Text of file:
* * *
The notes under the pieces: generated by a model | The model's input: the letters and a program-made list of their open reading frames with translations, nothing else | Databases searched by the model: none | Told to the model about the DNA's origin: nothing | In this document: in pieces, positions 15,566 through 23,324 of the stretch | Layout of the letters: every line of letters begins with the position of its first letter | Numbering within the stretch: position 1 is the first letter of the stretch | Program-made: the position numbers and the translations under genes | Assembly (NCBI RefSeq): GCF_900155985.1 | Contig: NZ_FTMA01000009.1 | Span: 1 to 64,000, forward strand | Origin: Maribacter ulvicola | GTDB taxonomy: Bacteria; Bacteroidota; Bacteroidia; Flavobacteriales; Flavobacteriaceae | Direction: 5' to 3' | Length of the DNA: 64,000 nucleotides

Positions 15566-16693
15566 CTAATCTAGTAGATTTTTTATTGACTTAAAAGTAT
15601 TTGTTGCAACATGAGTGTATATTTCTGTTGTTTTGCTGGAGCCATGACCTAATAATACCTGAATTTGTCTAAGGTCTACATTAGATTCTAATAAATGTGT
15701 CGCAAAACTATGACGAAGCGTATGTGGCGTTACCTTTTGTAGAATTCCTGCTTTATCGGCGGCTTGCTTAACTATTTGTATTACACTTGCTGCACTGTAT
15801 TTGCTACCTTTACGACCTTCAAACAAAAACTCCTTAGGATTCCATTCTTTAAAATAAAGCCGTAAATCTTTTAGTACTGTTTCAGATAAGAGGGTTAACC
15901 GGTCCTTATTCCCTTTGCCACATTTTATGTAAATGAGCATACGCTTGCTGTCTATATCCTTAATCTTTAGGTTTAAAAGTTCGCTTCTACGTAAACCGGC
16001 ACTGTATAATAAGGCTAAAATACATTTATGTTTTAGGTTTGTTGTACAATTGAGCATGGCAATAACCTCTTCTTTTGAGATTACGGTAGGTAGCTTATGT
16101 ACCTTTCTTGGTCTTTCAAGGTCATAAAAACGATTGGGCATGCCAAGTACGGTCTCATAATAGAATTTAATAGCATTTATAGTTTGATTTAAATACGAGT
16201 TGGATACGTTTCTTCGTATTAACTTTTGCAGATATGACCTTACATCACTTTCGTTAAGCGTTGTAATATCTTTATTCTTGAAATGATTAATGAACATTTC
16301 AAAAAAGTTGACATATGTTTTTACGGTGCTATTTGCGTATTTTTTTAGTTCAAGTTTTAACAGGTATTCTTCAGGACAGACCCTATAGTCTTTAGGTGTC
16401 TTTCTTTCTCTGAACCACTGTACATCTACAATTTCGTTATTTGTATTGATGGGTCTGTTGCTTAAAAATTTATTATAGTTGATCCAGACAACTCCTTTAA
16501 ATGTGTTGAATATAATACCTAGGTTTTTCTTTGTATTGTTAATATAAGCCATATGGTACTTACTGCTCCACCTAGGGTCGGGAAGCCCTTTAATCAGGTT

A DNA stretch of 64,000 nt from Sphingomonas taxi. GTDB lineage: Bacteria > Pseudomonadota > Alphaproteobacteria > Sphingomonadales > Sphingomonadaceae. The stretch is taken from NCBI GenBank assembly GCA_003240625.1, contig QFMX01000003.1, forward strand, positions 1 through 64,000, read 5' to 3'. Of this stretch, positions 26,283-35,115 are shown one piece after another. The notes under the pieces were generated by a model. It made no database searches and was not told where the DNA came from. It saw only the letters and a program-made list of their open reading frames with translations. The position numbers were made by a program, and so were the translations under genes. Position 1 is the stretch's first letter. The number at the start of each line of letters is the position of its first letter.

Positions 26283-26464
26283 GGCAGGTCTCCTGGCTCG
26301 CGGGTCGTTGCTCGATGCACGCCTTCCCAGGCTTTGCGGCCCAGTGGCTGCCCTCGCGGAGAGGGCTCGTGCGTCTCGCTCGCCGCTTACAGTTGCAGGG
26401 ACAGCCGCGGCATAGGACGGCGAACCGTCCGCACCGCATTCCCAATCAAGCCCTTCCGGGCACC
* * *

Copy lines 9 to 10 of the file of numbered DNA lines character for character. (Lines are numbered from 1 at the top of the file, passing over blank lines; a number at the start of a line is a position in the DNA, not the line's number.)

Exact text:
16101 ACCTTTCTTGGTCTTTCAAGGTCATAAAAACGATTGGGCATGCCAAGTACGGTCTCATAATAGAATTTAATAGCATTTATAGTTTGATTTAAATACGAGT
16201 TGGATACGTTTCTTCGTATTAACTTTTGCAGATATGACCTTACATCACTTTCGTTAAGCGTTGTAATATCTTTATTCTTGAAATGATTAATGAACATTTC